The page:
Atheist Centre 1940-1990 Golden Jubilee
International Conference Souvenir
Vijayawada, February 3, 4, and 5, 1990
[OCR, HTML, editing, by Cliff Walker]

Gora -- the Indian Phenomenon
Positive Atheism
Devendra Kumar
Former Vice-Chancellor, Gandhigram Rural University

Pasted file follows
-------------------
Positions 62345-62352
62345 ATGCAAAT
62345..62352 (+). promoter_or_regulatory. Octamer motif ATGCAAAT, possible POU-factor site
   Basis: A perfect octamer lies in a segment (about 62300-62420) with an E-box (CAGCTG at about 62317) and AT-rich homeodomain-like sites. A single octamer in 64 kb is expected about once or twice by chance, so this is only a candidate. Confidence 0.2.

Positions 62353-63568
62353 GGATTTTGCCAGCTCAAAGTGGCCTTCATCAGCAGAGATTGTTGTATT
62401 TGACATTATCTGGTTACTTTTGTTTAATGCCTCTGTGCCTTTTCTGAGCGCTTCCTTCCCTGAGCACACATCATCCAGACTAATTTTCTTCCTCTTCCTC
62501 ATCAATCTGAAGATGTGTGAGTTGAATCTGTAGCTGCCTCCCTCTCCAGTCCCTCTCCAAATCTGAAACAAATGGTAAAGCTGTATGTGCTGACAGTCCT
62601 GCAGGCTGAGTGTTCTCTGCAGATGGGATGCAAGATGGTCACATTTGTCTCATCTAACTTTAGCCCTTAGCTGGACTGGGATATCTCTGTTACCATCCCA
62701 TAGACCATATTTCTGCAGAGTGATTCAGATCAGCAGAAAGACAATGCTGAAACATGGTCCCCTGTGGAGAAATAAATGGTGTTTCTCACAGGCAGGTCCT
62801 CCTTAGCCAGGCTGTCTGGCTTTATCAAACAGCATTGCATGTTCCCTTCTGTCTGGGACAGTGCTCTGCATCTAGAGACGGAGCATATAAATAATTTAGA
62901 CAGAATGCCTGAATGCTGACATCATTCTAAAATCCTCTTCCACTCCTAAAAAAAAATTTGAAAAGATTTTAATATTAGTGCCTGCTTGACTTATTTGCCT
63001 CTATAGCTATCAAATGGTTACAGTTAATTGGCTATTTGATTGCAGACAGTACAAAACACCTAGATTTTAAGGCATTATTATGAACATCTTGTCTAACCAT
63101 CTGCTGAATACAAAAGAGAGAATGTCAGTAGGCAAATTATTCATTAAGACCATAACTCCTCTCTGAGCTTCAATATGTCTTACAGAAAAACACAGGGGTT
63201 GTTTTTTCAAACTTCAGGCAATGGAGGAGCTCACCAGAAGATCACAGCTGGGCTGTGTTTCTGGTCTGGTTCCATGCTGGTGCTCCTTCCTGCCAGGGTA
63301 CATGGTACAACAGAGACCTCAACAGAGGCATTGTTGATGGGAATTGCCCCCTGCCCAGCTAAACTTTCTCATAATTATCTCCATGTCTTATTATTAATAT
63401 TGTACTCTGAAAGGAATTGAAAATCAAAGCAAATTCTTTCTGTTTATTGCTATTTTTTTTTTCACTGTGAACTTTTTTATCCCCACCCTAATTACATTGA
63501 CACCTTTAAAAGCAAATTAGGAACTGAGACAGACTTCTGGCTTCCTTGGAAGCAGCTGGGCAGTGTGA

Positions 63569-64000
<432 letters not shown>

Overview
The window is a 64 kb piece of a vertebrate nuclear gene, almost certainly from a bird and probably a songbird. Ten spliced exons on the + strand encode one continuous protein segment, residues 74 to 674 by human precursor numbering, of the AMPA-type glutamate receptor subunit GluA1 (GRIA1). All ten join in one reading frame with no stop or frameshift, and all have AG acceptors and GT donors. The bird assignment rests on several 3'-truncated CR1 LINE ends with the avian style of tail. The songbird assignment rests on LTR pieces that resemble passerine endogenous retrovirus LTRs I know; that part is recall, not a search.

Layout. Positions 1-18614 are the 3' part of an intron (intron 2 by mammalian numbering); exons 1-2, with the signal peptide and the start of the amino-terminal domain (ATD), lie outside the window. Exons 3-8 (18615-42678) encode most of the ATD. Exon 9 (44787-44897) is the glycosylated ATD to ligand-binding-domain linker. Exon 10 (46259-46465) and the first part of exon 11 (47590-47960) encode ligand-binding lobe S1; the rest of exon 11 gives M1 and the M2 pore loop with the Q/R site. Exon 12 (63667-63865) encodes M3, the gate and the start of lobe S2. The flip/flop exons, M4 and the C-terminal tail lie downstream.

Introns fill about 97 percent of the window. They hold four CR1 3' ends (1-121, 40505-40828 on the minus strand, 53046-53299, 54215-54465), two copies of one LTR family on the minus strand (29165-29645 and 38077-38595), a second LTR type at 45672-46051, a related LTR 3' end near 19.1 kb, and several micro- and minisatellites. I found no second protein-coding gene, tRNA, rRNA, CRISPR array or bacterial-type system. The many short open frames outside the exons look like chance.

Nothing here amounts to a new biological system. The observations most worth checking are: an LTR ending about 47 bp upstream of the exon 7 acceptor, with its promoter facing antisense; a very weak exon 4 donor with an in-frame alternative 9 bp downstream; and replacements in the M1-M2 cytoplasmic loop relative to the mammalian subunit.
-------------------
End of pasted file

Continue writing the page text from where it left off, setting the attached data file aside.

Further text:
When the Atheist Centre founded by Shri Gora completes half a century of its dynamic role, it is in the fitness of things to understand the evolution of the philosophy of its founder. He was born in a traditionally religious family. The times were such that a renaissance was taking place in the socio-economic, political structure of the country. The reformers were fighting against age-old oppressive customs and unscientific and inhuman systems which denigrated and differentiated between humans and humans. Gora was influenced by the new wave and his making was such that whatever he felt right he tried to act according to it. Being a scientist by training and profession, an academic by logic and study and an activist in whose life the thoughts, speech and actions were integrated. Gora was never satisfied by the role of an adapter to the circumstances in which he found himself and which would have given him, like the common run of people, security, status and material prosperity. He was an evolver by nature, one who instead of adapting oneself to the system worked to bring about changes in the oppressive and unjust structures. All this he did as to be of benefit not to himself but to the community as a whole. However, as always happens, the evolvers who fight against the environment are also opposed by the status-quoists or adapters for the sake of whom the evolver works. This took place in the life of Shri Gora in full measure.